Frigate birds (also called frigatebirds, frigate-birds or even the frigate petrel) are found across tropical and subtropical oceans, but the unique ecosystem of the Galapagos Islands is home to two types of this distinctive seabird: magnificent frigates and great frigates.
North Seymour Island, a great frigate breeding ground, is the only place on Galapagos Islands tours that visitors can count on seeing the male of the species showing off its vibrant red pouches to prospective mates. And yet, on your Galapagos cruise, you may encounter magnificent or great frigates at various points in your travels. Let’s learn more about these fascinating birds and how you might interact with them in the Galapagos.
Frigate Birds Sightingson a Galapagos Islands Vacation
Throughout your Galapagos expedition, you’ll be accompanied by an Expedition Leader well-versed in the flora and fauna of this incredibly biodiverse region. However, frigate birds have a number of distinctive characteristics that make them easy to spot when they’re in the vicinity.
Like others in the Fregatidae family, their feathers lack waterproofing and they have a distinct bend mid-wing. In proportion to their weight, frigate birds have wings longer than any other bird species and are agile fliers. Charles Darwin was so taken with their acrobatics in flight that he dubbed the species, “the condor of the ocean.” Their flying ability is also aided by their well developed breast muscles, giving their chests a rounded look.
Magnificent frigates (Fregata magnificens) have a long, forked tail, short neck and a long, hooked bill. Adult males and females are dark in color, although there are subtle differences. The male of the species has rich, glossy black plumage, with a glossy green on his head and purple on the upper wings and back. The females, on the other hand, are a duller brownish-black, with distinctive white markings: a patch on the chest, three lines on the underwing, and a single, slightly more muted white line running diagonally across the upper wing.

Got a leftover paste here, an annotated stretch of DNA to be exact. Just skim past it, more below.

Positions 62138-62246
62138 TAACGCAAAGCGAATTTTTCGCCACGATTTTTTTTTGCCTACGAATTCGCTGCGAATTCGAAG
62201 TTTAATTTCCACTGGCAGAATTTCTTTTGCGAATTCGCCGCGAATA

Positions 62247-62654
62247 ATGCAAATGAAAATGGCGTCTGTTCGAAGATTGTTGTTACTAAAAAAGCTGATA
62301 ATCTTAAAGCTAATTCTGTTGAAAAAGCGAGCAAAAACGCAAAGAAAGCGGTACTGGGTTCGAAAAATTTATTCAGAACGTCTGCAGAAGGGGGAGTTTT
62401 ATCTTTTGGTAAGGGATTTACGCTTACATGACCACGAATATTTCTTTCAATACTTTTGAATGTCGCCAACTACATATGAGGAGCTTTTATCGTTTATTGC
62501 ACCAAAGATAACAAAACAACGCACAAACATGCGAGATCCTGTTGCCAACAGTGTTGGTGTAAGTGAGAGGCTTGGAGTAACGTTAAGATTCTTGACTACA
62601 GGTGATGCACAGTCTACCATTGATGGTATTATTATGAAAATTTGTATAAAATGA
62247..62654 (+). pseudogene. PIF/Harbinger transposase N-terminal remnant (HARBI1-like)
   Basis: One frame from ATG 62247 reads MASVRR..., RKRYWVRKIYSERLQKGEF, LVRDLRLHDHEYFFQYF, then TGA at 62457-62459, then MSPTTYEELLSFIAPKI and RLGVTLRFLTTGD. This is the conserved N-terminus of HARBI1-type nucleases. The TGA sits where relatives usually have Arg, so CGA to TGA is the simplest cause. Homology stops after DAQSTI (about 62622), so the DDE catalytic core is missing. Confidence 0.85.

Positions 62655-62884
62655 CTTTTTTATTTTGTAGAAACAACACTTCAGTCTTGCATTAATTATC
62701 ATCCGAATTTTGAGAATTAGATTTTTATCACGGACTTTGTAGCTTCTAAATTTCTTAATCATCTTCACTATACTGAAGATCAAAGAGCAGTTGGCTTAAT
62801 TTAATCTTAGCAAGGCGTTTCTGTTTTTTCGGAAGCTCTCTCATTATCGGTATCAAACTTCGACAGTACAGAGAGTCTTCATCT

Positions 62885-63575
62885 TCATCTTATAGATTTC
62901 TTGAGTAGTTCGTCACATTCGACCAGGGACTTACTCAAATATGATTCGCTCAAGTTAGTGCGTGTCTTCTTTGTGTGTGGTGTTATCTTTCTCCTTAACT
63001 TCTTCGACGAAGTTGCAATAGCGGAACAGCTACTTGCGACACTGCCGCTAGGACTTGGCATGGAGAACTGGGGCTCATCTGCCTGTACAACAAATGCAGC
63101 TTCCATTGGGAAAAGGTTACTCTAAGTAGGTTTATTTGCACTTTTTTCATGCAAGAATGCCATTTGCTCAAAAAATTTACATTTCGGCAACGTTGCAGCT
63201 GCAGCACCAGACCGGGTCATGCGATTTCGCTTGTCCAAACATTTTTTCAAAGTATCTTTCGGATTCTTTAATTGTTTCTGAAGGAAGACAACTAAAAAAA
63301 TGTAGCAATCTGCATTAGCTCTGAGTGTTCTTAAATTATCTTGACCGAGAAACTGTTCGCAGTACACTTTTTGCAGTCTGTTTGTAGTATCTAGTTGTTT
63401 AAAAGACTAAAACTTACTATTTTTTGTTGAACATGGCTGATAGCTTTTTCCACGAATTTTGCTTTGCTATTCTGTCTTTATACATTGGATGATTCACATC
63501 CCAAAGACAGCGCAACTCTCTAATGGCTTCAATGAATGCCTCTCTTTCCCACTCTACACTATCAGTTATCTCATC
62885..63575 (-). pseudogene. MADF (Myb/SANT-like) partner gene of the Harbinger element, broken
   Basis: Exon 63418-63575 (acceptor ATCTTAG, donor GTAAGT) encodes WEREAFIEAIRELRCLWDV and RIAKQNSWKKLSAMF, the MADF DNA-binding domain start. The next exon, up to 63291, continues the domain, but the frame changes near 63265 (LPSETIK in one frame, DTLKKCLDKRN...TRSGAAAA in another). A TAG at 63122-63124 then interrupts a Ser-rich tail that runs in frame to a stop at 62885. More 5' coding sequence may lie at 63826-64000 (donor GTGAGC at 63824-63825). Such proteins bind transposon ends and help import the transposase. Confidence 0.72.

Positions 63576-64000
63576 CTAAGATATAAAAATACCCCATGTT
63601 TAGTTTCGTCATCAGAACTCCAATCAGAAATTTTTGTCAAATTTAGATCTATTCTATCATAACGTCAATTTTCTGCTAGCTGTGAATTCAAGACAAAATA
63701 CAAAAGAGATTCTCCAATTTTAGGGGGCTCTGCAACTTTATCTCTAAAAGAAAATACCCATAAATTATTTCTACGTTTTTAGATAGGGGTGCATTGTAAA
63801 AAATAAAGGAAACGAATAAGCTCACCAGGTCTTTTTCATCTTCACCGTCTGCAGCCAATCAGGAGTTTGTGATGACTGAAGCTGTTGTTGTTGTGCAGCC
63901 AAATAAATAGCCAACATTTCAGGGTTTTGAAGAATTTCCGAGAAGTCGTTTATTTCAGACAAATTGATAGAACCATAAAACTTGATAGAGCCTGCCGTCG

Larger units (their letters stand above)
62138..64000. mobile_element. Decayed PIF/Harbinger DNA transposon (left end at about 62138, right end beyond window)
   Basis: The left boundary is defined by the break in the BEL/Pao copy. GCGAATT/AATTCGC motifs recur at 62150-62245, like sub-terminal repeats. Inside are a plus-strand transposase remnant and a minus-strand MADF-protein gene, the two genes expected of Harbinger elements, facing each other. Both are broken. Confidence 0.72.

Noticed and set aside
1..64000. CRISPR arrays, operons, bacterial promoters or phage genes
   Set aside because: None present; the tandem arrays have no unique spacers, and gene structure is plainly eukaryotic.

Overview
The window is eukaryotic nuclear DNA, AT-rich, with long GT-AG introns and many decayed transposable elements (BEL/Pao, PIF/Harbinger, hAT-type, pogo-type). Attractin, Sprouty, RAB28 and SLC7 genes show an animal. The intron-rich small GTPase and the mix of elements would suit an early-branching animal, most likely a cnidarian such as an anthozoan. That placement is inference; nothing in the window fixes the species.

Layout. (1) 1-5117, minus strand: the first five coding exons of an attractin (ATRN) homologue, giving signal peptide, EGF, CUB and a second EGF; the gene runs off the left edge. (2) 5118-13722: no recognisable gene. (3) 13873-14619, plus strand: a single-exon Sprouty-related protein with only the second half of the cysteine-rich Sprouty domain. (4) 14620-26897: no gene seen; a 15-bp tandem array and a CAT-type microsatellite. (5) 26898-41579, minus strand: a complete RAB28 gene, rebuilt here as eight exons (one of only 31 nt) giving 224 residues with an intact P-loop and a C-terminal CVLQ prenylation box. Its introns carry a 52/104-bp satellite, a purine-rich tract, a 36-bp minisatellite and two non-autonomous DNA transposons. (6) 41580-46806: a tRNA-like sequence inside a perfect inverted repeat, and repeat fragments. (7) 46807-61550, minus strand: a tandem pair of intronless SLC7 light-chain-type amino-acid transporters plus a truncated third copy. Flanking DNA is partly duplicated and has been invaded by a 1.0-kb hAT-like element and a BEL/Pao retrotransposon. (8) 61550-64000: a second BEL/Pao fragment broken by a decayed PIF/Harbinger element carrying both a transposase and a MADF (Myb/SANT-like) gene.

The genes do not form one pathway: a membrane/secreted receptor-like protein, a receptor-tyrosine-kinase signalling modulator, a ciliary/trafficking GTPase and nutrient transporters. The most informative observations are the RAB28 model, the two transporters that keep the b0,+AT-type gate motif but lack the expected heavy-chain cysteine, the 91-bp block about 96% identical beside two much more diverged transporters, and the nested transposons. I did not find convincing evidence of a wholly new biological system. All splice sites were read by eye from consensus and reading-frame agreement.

Juveniles sport similar coloring, with the exception of a completely white head and chest. You might also notice, if you spot younger magnificent frigates, that their legs, feet and bill are a light bluish-grey color.
Great Frigate Birds vs Magnificent Frigate Birds
The males of both the magnificent frigate and great frigate (Fregata minor) species have a unique and defining characteristic in their gular (throat) pouch, which turns a bright, vibrant red during mating season. When inflated, this pouch is balloon-like and used to attract mating females. When they aren’t breeding, the pouch fades in color to a light orange and isn’t as noticeable, unless seen up close.
Both varieties of frigate bird you might encounter are better suited for flight than walking on land. Their short legs and small feet, combined with a massive wing to body weight ratio, result in an awkward gait. Magnificent frigate birds are typically 89-114 cm (35-45 inches) in length, while the great frigate bird averages 85 to 105 cm (33-41 inches). The magnificent frigate bird also has a slightly larger wingspan, up to 244 cm (96 inches) to the great frigates 205 to 230 cm (80-90 inches). In both species, the females are slightly larger than the males.
Where to Spot a Frigate bird in the Galapagos
You’ll have ample opportunity to spot frigate birds on your Galapagos vacation, so keep your camera ready. Both species are known kleptoparasites, so watch for them swooping in from high above the surface of the ocean to steal their next snack from other seabirds!
North Seymour Island is a passenger favorite landing site on Day 6 of the 21-day Galápagos and Antarctica: Equator to Pole expedition and is a sure place to witness the frigate’s red gular pouch in all its glory. You’ll also have the opportunity to visit North Seymour on the 10-day Galápagos Expedition: Darwin’s Playground, Central and North cruise.
Contact an experienced Polar Travel Adviser today to discover other unique and diverse species you may encounter on our Galapagos Islands tours!
Photos courtesy of Ecuador’s Ministry of Tourism, International Expeditions and Hans Lagerweij.